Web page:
Best Practices for GIS Project Management

GIS Project Management

All GIS projects start with data, and lots of it. Geographic information systems (GIS) relies on understanding the relationship between a location and its context – both social and environmental. 

GIS project managers use geospatial data to access risk, create models, and plan complex projects. These professionals then oversee the completion of the product, ensuring it meets all project goals and stays within the project scope. 

Being a GIS project manager is complex. They must deal with many moving parts, project teams, and team members. They are in charge of creating the plan for the project, workflows, timelines, managing budgets, and keeping clients up to date.

The Job of Project Managers

Project managers as a whole can be found across many different fields. Between fields, there are many similarities in overall job function. The Project Management Institute (PMI) is a great source for standards and resources and sets the industry standard for project management. Project managers use a combination of knowledge, skills, tools, and techniques to a project to meet the expectations of a stakeholder.

Similar to other project managers, GIS project management has a project lifecycle that happens in several stages. Each step is critical to the completion and success of a project.

Step 1: Initiation

In the first step of project management, the project manager creates and outlines the strategy and approach. It includes building a framework that will guide the entire project. 

From zoning, to regulations, to design specs, and resourcing, GIS managers must take everything into account and forecast potential problems that may arise during the project.

Step 2: Planning

After the overall outline and strategy are created, the project manager creates a detailed plan. This plan should include a breakdown of every task with an outline of the workflow process. 

It is extremely important that these plans are extremely detailed. They should include breakdown of work, milestones, risks, and resourcing. 

Step 3: Execution

After careful planning, the completion of the project can begin – this is called the execution phase. The assigned project manager supervises crews and the completion of the work.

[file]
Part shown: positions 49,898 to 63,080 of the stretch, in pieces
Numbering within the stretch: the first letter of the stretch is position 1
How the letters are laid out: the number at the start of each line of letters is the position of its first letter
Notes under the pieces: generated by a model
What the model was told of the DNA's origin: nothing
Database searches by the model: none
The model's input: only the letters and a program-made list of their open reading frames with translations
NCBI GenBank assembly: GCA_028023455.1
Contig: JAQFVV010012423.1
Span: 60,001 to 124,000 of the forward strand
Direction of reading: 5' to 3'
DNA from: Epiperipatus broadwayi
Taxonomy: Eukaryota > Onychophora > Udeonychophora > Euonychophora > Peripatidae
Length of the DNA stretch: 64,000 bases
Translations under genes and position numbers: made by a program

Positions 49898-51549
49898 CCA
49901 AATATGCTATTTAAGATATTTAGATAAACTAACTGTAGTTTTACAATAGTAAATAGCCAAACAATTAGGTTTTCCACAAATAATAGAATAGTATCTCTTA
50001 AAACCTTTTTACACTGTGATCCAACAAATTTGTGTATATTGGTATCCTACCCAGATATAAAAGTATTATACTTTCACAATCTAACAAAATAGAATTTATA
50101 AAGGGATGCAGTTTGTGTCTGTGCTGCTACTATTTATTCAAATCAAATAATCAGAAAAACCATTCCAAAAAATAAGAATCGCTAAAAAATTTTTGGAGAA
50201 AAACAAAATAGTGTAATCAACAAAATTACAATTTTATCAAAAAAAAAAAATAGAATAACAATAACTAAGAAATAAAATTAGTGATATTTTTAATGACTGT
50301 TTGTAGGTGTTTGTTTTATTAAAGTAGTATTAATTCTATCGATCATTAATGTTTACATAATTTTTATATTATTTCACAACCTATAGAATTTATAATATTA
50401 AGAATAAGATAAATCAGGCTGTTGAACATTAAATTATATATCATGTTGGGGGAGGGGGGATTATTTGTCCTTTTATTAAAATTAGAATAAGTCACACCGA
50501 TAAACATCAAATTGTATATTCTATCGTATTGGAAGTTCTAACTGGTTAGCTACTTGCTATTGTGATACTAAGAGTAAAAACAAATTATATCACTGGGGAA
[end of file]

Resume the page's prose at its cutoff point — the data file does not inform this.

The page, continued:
A good project manager has excellent communication skills, as they must be able to communicate clearly with all team members and stakeholders involved with the project. This includes when benchmarks are met, when delays happen, and more.

Step 4: Monitoring

After the project starts, it must be constantly monitored and controlled. Complex projects in the GIS field, such as land development projects, often encounter some problems along the way. 

An attentive project manager watches out for any delays and ensures they have as little impact on the project as possible. With careful monitoring, issues can be found before they occur and the project team can adapt as needed and plan to avoid going over budget or over the set timeline.

Step 5: Closure

The final part of the project lifecycle is closure. Before full closure of the project occurs, the project manager acts as quality control to ensure all benchmarks are met. After completion, the project manager reviews feedback and how the project went, analyzing the entire project to see where the project succeeded and what improvements can be made for future projects.

Project Management in GIS

GIS projects are data-driven. That being said, a project manager in GIS must understand data collection and data analysis of said data. In order to effectively manage a project, the manager must be able to outline the problem the project will solve and prioritize objectives. 

Once they find the desired outcome, they must figure out what spatial analysis is needed and oversee the entire data collection process. Using field data collection software and project management software can greatly help this process. OpSource has a variety of different services that can be utilized to greatly enhance this process and digitize findings from the GIS analysts.

After the data is collected accurately, the project manager can analyze the data to plan the project. This could include what order the work needs done, the location, what type of work needs to be done, and more. GIS project management is extremely complex. With OpSource’s suite of software, streamline your workflows and complete projects more efficiently. 

How Does OpSource Fit In?

Our software allows for easy visualization of projects and lets teams work cross-functionally. In addition, our software allows for data collection in real-time, leading to increased productivity and better access to data across all teams.

Data can be exported into easy-to-read reports and standardizes the data collection process. With OpSource, complete your projects on time and on budget. Contact us today to learn more.

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